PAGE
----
Fredrik Stang Heffermehl is a Norwegian jurist, writer and peace activist. He formerly worked as a lawyer and civil servant from 1965 to 1982 and was the first secretary-general of the Norwegian Humanist Association from 1980 to 1982. He later made his mark as a writer and activist for peace and against nuclear arms. He is the honorary president, and former president, of the Norwegian Peace Council, a former vice president of the International Peace Bureau, which received the 1910 Nobel Peace Prize, and a former vice president of the International Association of Lawyers against Nuclear Arms.

Frédéric Passy French economist and statesman

Frédéric Passy was a French economist and a joint winner of the first Nobel Peace Prize awarded in 1901.

Nonetheless, the committee is still composed mainly of politicians. A 1903 proposition to elect a law scholar (Ebbe Hertzberg) was rejected. [5] In late 1948, the election system was changed to make the committee more proportional with parliamentary representation of Norwegian political parties. The Norwegian Labour Party, which controlled a simple majority of seats in the Norwegian Parliament orchestrated this change. [8] This practice has been cemented, but sharply criticized. [9] There have been propositions about including non-Norwegian members in the committee, but this has never happened. [7]

Ebbe Hertzberg Norwegian politician

Ebbe Carsten Hornemann Hertzberg was a Norwegian professor and social economist. He was also a legal historian and published several works in that field.

The Norwegian Nobel Committee is assisted by the Norwegian Nobel Institute, established in 1904. [3] The committee might receive well more than a hundred nominations and asks the Nobel Institute in February every year to research about twenty candidates. [10] The director of the Nobel Institute also serves as secretary to the Norwegian Nobel Committee; currently this position belongs to Olav Njølstad. Kaci Kullmann Five had been the Norwegian Nobel Committee's leader since March 2015.

List of Chairpersons

List of chairpersons [11]

In January 1944 an attempt by the Quisling government to take over the functions of the Nobel Committee led to the resignation of Jahn and other committee members. The Swedish consulate-general in Oslo formally took over the management of the Foundation's Oslo property on behalf of the Nobel Foundation. [12]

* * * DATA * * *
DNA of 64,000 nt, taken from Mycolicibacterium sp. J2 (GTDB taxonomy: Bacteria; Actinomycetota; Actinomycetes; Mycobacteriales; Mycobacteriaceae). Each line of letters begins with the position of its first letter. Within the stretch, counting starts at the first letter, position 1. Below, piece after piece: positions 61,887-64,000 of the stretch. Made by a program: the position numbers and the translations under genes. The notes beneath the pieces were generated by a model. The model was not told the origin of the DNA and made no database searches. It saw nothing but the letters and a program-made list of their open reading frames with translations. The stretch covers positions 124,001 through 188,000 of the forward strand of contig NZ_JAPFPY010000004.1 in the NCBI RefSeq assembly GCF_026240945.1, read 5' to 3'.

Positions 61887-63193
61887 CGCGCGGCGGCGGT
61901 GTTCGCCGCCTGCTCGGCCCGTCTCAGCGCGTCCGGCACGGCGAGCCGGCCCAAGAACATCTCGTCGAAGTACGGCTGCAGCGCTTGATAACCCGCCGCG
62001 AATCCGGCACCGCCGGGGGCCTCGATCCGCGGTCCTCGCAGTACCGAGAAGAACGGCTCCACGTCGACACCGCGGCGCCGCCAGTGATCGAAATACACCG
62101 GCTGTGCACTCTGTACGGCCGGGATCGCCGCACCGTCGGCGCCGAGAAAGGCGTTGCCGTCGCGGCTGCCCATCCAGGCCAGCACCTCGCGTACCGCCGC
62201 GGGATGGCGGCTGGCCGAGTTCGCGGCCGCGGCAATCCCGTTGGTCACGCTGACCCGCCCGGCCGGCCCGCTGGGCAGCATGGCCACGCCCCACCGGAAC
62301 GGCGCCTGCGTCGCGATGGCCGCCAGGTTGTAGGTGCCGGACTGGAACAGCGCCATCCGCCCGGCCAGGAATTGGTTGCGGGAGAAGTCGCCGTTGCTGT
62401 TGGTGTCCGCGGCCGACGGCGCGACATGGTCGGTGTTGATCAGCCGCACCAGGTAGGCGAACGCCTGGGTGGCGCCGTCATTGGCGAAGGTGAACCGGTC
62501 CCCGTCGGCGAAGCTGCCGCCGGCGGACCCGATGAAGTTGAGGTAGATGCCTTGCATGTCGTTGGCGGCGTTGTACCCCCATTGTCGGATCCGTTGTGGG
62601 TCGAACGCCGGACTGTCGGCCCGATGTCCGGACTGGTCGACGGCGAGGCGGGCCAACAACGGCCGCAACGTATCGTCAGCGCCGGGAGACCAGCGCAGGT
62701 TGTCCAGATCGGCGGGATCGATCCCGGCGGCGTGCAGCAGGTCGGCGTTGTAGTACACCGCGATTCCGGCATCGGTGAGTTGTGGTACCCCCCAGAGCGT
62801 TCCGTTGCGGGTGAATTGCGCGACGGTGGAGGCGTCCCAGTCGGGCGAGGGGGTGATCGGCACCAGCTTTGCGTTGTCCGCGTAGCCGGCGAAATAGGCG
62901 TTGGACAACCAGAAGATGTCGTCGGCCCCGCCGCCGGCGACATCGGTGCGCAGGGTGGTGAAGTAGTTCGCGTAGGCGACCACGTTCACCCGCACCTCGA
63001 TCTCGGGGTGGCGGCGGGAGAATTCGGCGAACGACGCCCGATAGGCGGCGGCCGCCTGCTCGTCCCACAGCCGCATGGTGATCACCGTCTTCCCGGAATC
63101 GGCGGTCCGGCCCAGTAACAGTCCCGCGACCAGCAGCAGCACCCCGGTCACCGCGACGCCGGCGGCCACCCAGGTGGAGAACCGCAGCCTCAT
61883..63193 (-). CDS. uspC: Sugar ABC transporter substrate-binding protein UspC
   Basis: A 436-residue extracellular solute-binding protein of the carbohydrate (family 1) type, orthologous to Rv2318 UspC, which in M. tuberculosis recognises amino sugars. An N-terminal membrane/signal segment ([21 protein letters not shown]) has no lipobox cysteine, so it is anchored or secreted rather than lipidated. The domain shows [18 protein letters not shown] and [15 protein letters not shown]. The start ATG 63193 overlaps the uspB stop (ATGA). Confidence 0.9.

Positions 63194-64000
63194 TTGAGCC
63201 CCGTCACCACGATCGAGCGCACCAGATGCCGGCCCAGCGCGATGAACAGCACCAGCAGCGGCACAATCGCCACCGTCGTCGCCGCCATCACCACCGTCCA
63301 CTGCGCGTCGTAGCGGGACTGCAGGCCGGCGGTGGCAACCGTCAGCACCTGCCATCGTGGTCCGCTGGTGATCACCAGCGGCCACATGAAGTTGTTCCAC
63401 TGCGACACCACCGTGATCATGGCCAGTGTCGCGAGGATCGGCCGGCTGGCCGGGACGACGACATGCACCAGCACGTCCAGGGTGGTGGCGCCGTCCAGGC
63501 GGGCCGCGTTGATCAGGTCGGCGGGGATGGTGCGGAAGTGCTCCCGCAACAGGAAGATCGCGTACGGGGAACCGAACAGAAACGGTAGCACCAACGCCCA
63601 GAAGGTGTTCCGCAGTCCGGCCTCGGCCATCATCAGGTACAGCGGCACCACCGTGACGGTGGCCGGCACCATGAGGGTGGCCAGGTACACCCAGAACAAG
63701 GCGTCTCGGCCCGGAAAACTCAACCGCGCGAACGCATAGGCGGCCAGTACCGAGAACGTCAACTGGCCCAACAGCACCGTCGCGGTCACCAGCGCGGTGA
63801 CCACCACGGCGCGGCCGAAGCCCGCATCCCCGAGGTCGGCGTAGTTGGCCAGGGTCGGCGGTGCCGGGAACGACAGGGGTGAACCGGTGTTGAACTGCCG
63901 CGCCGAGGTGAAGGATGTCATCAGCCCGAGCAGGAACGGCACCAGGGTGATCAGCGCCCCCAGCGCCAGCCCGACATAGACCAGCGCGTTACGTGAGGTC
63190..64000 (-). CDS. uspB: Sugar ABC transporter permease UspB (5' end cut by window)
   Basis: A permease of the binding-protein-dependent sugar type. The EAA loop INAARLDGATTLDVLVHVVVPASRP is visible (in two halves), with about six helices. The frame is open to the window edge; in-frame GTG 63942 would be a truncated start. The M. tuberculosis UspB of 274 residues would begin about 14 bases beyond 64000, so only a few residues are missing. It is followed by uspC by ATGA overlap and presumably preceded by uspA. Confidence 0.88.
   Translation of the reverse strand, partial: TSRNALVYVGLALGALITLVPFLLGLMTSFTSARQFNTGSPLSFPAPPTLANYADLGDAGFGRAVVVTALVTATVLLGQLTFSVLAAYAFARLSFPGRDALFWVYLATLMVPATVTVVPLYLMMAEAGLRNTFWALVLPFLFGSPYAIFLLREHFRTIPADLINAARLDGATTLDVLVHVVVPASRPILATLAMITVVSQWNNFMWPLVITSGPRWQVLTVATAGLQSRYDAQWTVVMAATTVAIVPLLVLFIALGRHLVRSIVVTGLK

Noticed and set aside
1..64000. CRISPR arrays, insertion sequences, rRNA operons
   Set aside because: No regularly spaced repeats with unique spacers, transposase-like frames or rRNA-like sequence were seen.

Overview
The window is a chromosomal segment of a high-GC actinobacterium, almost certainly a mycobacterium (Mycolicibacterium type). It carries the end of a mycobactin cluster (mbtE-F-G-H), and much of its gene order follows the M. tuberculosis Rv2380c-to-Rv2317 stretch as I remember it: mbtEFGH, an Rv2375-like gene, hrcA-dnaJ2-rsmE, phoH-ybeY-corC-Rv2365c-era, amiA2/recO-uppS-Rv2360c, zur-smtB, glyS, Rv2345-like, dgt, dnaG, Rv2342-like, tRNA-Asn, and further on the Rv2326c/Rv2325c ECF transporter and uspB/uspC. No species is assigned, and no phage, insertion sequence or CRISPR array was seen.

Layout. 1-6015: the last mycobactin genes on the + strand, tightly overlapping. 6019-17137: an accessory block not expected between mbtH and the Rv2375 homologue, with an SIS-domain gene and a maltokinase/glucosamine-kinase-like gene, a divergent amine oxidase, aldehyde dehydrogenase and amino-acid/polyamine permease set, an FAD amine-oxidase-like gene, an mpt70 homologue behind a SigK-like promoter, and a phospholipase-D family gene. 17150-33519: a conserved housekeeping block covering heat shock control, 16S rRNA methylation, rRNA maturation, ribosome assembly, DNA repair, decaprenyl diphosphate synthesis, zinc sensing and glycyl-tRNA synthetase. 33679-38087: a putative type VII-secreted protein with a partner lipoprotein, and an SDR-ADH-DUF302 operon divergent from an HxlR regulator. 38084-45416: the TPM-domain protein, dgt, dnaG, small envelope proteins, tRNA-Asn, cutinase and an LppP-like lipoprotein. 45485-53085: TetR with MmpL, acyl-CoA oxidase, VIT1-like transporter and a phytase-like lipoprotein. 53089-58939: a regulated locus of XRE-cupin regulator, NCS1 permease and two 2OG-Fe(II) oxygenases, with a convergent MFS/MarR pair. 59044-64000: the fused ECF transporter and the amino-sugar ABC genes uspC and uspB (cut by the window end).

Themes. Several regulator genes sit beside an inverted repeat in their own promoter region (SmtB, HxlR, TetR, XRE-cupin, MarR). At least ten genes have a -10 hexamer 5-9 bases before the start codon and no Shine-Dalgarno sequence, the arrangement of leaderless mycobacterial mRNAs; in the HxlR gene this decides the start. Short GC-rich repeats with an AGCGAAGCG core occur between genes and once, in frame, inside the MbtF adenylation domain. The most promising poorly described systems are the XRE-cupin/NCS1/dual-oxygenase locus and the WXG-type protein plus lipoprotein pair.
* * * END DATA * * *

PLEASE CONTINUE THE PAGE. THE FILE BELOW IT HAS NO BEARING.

Members

The members as of October 2018 are: [13]

Secretariat

The Norwegian Nobel Institute, where the committee holds its meetings Norske nobelinstiutt 1.jpg
The Norwegian Nobel Institute, where the committee holds its meetings

The committee is assisted by the Norwegian Nobel Institute, its secretariat. The leader of the institute holds the title secretary. The secretary is not a member of the committee, but is an employee of the Norwegian Nobel Institute.

List of secretaries [11]

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References

Notes
  1. Heffermehl, 2008: pp. 15–17
  2. 1 2 "Excerpt from the Will of Alfred Nobel". Nobel Foundation . Retrieved 14 June 2009.
  3. 1 2 3 Arntzen, Jon Gunnar (2007). "Nobelprisen". In Henriksen, Petter. Store norske leksikon (in Norwegian). Oslo: Kunnskapsforlaget. Retrieved 14 June 2009.
  4. Heffermehl, 2008: p. 39
  5. 1 2 Heffermehl, 2008: p. 72
  6. 1 2 Heffermehl, 2008: pp. 53–54
  7. 1 2 Helljesen, Geir. "Bare nordmenn i Nobelkomiteen" (in Norwegian). Norwegian Broadcasting Corporation. Retrieved 14 June 2009.
  8. Heffermehl, 2008: pp. 84–85
  9. Dahl, Miriam Stackpole (10 October 2008). "Fredspriskuppet". Ny Tid (in Norwegian). Archived from the original on 10 December 2008. Retrieved 12 December 2008.
  10. Heffermehl, 2008: pp. 50–51
  11. 1 2 Heffermehl, 2008: pp. 60–64
  12. "The Norwegian Nobel Committee 1901-2008". Nobelprize.org. Retrieved 1 February 2012.
  13. "The Norwegian Nobel Committee". The Nobel Peace Prize. Retrieved 3 October 2018.
Bibliography